The New York State Public Health Emergency Preparedness Project is designed to support and enhance Local Health Department (LHD) planning and response to public health emergencies. Having an effective emergency response and recovery plan is essential to making sure every county is ready for the unexpected. New York State is susceptible to all types of public health threats including natural disasters, and severe weather. These events pose big challenges to health emergency preparedness planning, and our state’s demographics.
- 13% of New Yorkers are age 65 and older.
- 15% live below the poverty level.
- 20% are foreign-born.
- 28% speak languages other than English at home; and
- Seven federally recognized and two state-recognized Indian tribes live on reservations within New York State. – “Department of Health.” Priority Area: Community Preparedness, health.ny.gov/prevention/prevention_agenda/community_preparedness/
NYSACHO works to:
- Facilitate communication between LHD leadership and New York State Department of Health (NYSDOH) relative to policy issues and progress towards meeting State and Federal emergency preparedness deliverables.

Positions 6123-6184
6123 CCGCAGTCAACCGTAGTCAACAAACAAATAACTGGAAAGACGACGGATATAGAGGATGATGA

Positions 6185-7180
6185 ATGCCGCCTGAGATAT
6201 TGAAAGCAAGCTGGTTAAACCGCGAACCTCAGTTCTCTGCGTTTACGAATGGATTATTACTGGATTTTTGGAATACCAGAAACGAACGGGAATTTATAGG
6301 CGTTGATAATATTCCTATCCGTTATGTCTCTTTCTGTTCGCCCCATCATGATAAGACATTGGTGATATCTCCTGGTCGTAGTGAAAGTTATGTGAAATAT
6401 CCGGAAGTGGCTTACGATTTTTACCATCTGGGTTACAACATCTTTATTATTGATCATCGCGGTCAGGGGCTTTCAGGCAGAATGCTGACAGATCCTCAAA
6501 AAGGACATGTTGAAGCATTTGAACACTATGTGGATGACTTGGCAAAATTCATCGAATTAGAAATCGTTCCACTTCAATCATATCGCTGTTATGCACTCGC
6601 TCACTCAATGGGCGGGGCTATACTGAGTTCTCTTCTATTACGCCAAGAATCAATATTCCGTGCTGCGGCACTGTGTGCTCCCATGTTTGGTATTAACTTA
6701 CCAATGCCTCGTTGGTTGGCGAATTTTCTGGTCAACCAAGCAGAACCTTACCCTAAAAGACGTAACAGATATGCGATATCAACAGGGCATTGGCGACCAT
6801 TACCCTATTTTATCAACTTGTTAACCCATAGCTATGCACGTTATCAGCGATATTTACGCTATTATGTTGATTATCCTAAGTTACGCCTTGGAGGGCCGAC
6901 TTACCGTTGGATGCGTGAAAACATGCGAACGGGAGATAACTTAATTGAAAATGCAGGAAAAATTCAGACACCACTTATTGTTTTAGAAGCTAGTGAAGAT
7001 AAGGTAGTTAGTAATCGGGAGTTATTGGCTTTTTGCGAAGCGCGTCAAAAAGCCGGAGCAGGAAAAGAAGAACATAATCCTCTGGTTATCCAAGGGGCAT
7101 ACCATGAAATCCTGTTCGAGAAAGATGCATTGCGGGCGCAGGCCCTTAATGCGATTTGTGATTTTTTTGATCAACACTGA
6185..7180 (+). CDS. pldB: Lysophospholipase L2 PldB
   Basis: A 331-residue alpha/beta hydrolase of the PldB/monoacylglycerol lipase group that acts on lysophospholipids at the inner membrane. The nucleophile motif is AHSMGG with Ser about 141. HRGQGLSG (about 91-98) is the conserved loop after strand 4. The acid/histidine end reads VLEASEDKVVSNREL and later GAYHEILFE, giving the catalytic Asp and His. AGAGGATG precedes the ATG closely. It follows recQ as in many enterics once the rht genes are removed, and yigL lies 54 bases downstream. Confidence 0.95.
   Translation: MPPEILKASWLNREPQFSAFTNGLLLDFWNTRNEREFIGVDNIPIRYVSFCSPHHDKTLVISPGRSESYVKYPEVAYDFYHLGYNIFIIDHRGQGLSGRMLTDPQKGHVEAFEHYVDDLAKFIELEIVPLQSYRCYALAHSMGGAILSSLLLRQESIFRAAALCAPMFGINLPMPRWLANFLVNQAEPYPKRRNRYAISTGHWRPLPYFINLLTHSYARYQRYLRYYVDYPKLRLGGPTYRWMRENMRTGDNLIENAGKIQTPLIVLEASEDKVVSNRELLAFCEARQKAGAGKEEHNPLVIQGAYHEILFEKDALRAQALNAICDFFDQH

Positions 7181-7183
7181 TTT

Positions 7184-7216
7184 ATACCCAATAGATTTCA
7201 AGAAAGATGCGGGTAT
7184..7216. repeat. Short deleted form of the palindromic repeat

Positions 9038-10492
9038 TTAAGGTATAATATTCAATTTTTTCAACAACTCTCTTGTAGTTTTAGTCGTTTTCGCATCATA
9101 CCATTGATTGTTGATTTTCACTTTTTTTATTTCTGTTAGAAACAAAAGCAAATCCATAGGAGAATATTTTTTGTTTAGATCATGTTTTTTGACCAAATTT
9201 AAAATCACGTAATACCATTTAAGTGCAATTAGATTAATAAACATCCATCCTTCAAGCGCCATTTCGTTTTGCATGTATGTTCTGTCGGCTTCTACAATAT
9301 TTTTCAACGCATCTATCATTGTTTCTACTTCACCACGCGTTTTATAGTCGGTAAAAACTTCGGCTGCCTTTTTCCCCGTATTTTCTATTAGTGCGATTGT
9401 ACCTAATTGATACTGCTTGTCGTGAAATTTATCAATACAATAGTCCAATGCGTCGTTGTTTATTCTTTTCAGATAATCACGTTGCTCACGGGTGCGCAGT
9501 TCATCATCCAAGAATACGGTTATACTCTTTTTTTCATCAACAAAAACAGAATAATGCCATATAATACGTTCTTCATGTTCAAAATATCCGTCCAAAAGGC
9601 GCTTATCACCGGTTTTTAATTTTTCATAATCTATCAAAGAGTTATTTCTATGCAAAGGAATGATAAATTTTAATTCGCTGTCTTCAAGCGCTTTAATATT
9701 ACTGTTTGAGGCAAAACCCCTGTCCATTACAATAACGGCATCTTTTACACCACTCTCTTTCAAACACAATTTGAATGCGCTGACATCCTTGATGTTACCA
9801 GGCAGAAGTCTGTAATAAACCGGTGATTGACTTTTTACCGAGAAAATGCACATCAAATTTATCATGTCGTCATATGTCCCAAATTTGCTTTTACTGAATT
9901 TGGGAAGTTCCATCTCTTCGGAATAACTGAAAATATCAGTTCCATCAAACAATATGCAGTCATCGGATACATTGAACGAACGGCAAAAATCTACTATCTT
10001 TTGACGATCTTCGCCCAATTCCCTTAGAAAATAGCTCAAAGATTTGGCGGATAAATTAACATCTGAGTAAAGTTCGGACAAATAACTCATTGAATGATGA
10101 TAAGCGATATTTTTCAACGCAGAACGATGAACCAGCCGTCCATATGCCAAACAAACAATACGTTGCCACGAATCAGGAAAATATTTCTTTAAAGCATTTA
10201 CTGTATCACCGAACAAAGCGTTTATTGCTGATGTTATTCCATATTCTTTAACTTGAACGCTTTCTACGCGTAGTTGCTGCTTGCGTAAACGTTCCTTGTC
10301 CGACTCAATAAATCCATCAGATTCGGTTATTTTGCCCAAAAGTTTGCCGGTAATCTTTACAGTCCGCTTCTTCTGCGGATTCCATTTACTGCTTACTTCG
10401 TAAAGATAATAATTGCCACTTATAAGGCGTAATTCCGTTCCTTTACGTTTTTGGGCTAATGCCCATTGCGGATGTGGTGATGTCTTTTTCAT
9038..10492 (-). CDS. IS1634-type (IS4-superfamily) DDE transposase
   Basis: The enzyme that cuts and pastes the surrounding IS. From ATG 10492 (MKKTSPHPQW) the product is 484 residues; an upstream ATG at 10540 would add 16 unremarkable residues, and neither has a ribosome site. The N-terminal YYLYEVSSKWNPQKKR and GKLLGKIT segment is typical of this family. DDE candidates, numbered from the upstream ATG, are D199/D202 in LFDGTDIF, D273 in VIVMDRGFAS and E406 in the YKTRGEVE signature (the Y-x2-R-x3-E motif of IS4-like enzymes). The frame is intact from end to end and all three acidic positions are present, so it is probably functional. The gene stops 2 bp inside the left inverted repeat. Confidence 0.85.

- NYSACHO provides logistical and other support to maximize LHD participation in public health preparedness training and exercises in collaboration with NYSDOH.
Focus areas include:
- Pandemic preparedness and response.
- Mass fatality planning.
- Community engagement to improve local planning related to vulnerable populations.
- Public health preparedness informatics activities.
The New York State Department of Health Office of Health Emergency Preparedness (OHEP) is responsible for the coordination and management of all activities for public health. This includes ensuring that emergency plans work when tested and exercised in real time. To find indicators for tracking public health priority areas, visit health.ny.gov.
Since 2001, LHDs have collaborated with NYSDOH on local and state preparedness planning and response goals. LHDs have completed different aspects of comprehensive, all-hazards plans for each year and have made great strides in local planning and partnerships. LHDs, in partnership with their key partners, have exercised their plans in local and statewide drills. In 2008, 33 LHDs and 64 hospitals participated in the New York State Full Scale Logistics Exercise (NYFLEx). NYFLEx tested how well local partners requested and received NYSDOH medical assets needed to treat and care for people with pandemic influenza. Through NYFLEx, improvements were implemented, including expediting the appropriate medical assets request process at the local level.